Brands like Drunk Elephant have seen wild success using a name that is provocative and completely invented. Many advisors and retailers told Drunk Elephant founder Tiffany Masterson that she should change her brand name, but she remained steadfasta. She found that the name piqued people’s interest and, once she explained the background, it was memorable.
Names like Boscia, which merges “botanical” and “science,” and Byredo, a modified, shortened version of the word “redolence,” are compelling, yet concise. They’re easy to remember and easy to share.
Another example is Nyx, named for the Greek goddess of the night and pronounced “niks.” In the beginning, consumers pronounced the brand name—which is most often rendered in all capital letters—by its component letters, N.Y.X. The brand’s solution was to focus on how to pronounce it correctly and build better brand awareness.
It is true, if you become famous enough, people will learn how to pronounce your name. All things being equal, however, brands with novel or completely invented names have to invest more to equate their brands with what they actually do, compared to a name that is straightforward and clear.
4. Key ingredient
Your name is also an opportunity to highlight key ingredients in your formulations. Names like Shea Moisture, Marula Oil, Aveeno (the scientific name for the common oat Avena sativa, active ingredient in all Aveeno products), Herbal Essences and Herbivore Botanicals enlighten consumers as to what they’ll find inside the bottle.
Many brand names are acronyms for much more extended names that are descriptive of their provisions: MAC—Makeup Art Cosmetics; GHD—Good Hair Day; E.L.F.—Eyes, Lips, Face; and OPI—Odontorium Products Inc., to name a few. If your current name is lengthy and has no particular meaning or feeling, consider making it into a catchy acronym.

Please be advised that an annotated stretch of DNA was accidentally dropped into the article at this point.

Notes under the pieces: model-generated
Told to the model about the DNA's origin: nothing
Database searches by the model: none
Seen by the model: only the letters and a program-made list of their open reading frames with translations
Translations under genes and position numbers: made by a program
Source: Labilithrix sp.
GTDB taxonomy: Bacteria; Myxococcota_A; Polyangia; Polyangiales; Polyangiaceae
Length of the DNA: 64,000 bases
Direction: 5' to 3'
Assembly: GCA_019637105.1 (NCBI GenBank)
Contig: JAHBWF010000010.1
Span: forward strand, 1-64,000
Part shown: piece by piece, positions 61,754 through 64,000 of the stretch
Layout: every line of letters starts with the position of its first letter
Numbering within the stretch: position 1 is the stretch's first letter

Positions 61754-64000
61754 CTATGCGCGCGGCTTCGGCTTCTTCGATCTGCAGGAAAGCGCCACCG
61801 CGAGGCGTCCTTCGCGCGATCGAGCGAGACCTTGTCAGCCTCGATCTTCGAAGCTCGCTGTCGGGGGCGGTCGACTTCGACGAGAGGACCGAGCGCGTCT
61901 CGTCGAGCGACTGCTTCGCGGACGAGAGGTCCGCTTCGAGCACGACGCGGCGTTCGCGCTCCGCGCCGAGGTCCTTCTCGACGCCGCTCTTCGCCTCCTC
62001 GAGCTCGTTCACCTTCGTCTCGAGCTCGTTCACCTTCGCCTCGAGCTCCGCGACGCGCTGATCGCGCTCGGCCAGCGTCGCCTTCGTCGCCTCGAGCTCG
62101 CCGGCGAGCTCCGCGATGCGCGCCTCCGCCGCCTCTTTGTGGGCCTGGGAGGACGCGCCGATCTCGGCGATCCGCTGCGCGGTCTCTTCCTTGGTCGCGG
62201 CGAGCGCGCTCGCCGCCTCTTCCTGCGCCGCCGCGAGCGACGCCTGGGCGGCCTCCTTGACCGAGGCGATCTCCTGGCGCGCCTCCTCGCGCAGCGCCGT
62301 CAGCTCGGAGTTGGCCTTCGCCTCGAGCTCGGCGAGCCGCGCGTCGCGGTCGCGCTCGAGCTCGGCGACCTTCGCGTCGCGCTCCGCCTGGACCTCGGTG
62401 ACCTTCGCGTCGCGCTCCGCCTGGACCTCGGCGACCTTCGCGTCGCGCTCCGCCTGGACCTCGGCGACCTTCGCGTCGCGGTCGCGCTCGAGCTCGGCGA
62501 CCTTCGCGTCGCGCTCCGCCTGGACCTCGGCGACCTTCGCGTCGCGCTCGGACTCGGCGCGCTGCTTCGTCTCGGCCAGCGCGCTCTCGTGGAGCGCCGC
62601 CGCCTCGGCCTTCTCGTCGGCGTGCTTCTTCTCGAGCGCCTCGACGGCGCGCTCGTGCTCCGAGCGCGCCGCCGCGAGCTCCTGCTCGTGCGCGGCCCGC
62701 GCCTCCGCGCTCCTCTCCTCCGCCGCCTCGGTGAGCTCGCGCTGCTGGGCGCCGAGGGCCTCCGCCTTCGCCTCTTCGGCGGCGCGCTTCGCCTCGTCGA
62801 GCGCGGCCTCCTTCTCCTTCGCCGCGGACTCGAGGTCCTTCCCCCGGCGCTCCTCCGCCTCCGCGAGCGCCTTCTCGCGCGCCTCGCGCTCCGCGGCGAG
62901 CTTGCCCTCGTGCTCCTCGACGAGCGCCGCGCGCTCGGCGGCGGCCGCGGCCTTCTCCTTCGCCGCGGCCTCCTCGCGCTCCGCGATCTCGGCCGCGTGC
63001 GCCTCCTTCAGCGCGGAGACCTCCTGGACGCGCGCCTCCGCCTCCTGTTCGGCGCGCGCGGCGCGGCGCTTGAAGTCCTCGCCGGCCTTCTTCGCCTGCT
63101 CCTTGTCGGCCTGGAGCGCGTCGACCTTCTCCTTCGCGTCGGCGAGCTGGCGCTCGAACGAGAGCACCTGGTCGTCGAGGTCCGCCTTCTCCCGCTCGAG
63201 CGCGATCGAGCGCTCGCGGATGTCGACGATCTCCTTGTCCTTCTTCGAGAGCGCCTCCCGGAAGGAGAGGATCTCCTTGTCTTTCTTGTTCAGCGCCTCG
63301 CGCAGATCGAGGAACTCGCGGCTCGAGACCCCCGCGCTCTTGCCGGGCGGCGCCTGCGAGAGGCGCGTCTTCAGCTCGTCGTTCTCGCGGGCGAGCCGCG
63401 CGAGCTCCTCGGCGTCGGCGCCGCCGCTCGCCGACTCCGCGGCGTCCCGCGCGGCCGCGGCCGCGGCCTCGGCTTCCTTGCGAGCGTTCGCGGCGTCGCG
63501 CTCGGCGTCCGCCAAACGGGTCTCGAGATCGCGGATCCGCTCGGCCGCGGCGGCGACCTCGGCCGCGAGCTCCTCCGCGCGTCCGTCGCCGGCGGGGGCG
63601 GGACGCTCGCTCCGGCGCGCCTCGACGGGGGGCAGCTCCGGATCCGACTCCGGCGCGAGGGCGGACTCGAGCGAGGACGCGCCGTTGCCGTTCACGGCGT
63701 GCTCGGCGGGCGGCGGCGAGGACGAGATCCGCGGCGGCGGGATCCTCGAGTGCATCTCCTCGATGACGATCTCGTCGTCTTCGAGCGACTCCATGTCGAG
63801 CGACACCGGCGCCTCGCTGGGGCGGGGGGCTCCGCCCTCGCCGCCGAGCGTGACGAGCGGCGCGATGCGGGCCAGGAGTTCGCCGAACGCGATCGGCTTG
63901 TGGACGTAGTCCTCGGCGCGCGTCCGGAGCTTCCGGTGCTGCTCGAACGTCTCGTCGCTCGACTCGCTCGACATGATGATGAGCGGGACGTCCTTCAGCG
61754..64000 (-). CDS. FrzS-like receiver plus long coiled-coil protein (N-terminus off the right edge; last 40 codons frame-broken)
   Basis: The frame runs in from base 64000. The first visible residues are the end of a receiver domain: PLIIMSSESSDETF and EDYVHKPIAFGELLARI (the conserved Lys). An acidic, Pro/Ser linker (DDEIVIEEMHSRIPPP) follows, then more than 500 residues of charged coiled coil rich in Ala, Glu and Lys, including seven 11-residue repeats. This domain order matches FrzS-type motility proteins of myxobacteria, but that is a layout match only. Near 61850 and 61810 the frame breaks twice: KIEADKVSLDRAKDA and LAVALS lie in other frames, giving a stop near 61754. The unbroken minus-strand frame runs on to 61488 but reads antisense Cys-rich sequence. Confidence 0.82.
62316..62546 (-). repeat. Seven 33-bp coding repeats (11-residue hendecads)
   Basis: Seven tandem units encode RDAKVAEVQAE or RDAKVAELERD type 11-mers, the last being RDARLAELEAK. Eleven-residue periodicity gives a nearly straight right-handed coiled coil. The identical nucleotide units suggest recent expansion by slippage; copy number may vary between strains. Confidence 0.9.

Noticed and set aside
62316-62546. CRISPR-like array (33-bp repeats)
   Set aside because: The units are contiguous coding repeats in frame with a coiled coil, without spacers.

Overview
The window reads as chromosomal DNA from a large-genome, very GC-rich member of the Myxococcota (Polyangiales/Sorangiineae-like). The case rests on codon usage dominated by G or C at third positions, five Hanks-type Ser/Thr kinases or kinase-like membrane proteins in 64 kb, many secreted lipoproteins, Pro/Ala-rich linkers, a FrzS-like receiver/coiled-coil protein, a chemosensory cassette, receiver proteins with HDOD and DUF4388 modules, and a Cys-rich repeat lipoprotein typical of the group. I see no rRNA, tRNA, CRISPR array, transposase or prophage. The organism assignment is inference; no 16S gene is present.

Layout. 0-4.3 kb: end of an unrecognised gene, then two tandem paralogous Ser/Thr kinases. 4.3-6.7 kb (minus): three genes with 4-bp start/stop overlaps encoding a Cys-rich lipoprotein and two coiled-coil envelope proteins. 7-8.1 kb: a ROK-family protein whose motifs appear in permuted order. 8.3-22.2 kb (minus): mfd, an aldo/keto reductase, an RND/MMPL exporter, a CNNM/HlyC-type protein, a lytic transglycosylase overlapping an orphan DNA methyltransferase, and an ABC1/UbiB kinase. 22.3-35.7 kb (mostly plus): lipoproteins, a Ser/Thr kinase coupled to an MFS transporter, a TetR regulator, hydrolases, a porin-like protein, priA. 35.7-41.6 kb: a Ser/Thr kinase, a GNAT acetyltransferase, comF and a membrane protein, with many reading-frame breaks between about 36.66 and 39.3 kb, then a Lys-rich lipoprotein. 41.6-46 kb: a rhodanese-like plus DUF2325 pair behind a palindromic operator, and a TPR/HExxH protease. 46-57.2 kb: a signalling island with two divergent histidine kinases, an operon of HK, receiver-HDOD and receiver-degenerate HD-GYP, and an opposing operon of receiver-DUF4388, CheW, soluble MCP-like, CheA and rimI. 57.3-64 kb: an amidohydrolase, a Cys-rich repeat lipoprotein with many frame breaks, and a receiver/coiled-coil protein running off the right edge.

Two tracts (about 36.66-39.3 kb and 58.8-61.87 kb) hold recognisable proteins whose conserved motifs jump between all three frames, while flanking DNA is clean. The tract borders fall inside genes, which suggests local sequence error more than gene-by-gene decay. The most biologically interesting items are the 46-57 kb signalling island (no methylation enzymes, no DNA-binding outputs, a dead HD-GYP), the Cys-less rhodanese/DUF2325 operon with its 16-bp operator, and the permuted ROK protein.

Names that denote a particular location are important if you have a heritage story that can be tied to a place or geographic region. Lancôme, for instance, is named after the Château de Lancôme, the ruins of a French castle that Lancôme’s founder, Armand Petitjean, visited on vacations.
Others, like La Mer, French for “the sea,” are derived from the place where the brand obtains its key kelp ingredient. Moroccanoil co-founder, Carmen Tal, started the brand after buying an Israeli company that imported argan oil from Morocco. Moroccanoil brought both the ingredient and the country to the fore of the beauty industry, all with just one initial product.
Heritage brands have been in the culture so long, you simply cannot change them; they are part of the lexicon. Here, the brand name often becomes synonymous with the product itself. From Madam CJ Walker’s recent reemergence to the lasting reputation of Vaseline and Oil of Olay, historical and heritage brand names invoke a sense of trust in the consumer.
8. Founder name
Doctors, celebrity makeup artists and hairstylists often use this approach. People believe in people, so humanizing a brand is important, and including your name in the brand gives it your stamp of approval. Celebrity make-up artist, François Nars of Nars cosmetics, Dr. Dennis Gross, famous for inventing the highly coveted “lunchtime peel,” and Fenty Beauty by Robyn “Rihanna” Fenty have all used this method.
However, some names build credibility for the brand, others do not. This option works best if you already have built a reputation for yourself outside of the brand. Historically, it has worked well for doctors, because “Dr.” or “MD” lends credibility itself, but the market may have reached a saturation point on doctor brands.
Keep in mind, some names sound more romantic, others authoritative. Some names convey a heritage that is known for quality, such a French or Italian background, which has historically been very desirable in the beauty industry.
Set Yourself Up for Success
Choose your name wisely. The right name can win customers with little effort. Use these techniques to select a name that will get you started on the right foot and gain immediate attention.
aRobin Shobin, “Charlotte Talks To: Tiffany Masterson of Drunk Elephant”; www.charlottesbook.com/20160602-interview-tiffany-masterson-founder-drunk-elephant/
Sheri L. Koetting is the founder and chief strategist of MSLK (http://mslk.com/brand-services/), a beauty branding agency based in New York. MSLK specializes in helping beauty brands find their voice in today’s crowded marketplace through 360° brand positioning—from overall brand strategy to brand identity, packaging, retail experience, websites and social media campaigns. Contact: email@example.com.